Support the Monkey! Tell All your Friends and Teachers
The same room. In the corner, beside the piano, stands the Christmas-tree, stripped,
and with the candles burnt out. NORAís outdoor things lie on the sofa.
NORA, alone, is walking about restlessly. At last she stops by the sofa, and takes up her
NORA[Dropping the cloak.] Thereís somebody coming!
[Goes to the hall door and listens.]
Nobody; of course nobody will come to-day, Christmas-day; nor to-morrow either. But
perhaps [Opens the door and looks out.]
ē No, nothing in the letter box; quite empty.
Stuff and nonsense! Of course he wonít really do anything. Such a thing couldnít
happen. Itís impossible! Why, I have three little children.
ANNA enters from the left, with a large cardboard box.
ANNA Iíve found the box with the fancy dress at last.
NORA Thanks; put it down on the table.
ANNA[Does so.] But Iím afraid itís very much out of order.
NORA Oh, I wish I could tear it into a hundred thousand pieces!
ANNA Oh, no. It can easily be put to rights-just a little patience.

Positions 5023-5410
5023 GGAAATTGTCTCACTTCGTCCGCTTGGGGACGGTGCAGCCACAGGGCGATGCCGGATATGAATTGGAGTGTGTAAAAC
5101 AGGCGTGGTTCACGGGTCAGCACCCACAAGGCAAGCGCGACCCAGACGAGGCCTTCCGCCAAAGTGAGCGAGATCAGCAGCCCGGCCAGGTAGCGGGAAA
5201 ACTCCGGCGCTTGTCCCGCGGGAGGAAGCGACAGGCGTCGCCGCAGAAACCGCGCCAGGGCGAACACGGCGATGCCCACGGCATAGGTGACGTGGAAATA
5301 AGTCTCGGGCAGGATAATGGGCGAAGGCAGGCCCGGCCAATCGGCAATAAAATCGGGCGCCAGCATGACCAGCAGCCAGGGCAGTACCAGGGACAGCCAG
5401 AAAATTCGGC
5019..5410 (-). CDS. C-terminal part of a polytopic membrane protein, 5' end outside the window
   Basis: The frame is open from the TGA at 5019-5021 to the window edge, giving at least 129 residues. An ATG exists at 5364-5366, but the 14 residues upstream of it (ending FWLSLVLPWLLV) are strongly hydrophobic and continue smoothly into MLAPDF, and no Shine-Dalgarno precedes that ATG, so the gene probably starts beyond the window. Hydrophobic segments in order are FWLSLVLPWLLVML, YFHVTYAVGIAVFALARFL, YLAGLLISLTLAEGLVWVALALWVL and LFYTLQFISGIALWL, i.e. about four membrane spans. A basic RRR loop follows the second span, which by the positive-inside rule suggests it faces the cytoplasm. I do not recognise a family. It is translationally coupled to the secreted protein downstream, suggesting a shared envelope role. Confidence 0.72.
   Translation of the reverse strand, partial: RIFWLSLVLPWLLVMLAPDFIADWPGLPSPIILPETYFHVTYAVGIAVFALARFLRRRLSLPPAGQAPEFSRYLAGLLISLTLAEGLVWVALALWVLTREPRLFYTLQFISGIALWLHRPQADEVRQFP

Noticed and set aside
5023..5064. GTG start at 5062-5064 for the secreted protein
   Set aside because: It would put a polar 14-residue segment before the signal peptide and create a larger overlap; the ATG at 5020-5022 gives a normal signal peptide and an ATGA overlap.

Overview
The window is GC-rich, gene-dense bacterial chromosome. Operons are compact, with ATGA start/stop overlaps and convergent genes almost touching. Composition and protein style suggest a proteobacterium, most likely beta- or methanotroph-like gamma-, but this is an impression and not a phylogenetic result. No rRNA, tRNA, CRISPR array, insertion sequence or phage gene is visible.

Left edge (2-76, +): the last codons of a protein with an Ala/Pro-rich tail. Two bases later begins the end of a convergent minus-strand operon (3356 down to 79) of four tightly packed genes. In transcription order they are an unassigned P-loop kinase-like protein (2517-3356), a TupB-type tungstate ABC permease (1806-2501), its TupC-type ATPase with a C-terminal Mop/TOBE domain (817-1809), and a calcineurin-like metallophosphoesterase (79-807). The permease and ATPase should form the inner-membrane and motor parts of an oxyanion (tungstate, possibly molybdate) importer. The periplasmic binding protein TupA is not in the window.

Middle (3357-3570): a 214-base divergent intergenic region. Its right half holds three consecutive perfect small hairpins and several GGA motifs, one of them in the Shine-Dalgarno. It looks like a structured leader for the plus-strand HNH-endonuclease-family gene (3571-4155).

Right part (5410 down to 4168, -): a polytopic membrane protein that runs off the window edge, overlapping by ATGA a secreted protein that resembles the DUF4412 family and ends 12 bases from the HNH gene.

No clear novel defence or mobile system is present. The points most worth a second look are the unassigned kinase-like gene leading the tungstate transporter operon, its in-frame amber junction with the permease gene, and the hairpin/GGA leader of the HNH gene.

NORA I shall go and get Mrs. Linden to help me.
ANNA Going out again? In such weather as this! Youíll catch cold, maíam, and be ill.
NORA Worse things might happen.- What are the children doing?
ANNA Theyíre playing with their Christmas presents, poor little dears; butNORA Do
they often ask for me? ANNA You see theyíve been so used to having their mamma
NORA Yes; but, Anna, I canít have them so much with me in future.
ANNA Well, little children get used to anything.
NORA Do you think they do? Do you believe they would forget their mother if she
went quite away? ANNA Gracious me! Quite away? NORA Tell me, Anna-Iíve so
often wondered about it-how could you bring yourself to give your child up to
ANNA I had to when I came to nurse my little Miss Nora.
NORA But how could you make up your mind to it? ANNA When I had the chance of
such a good place? A poor girl whoís been in trouble must take what comes. That
wicked man did nothing for me.
NORA But your daughter must have forgotten you.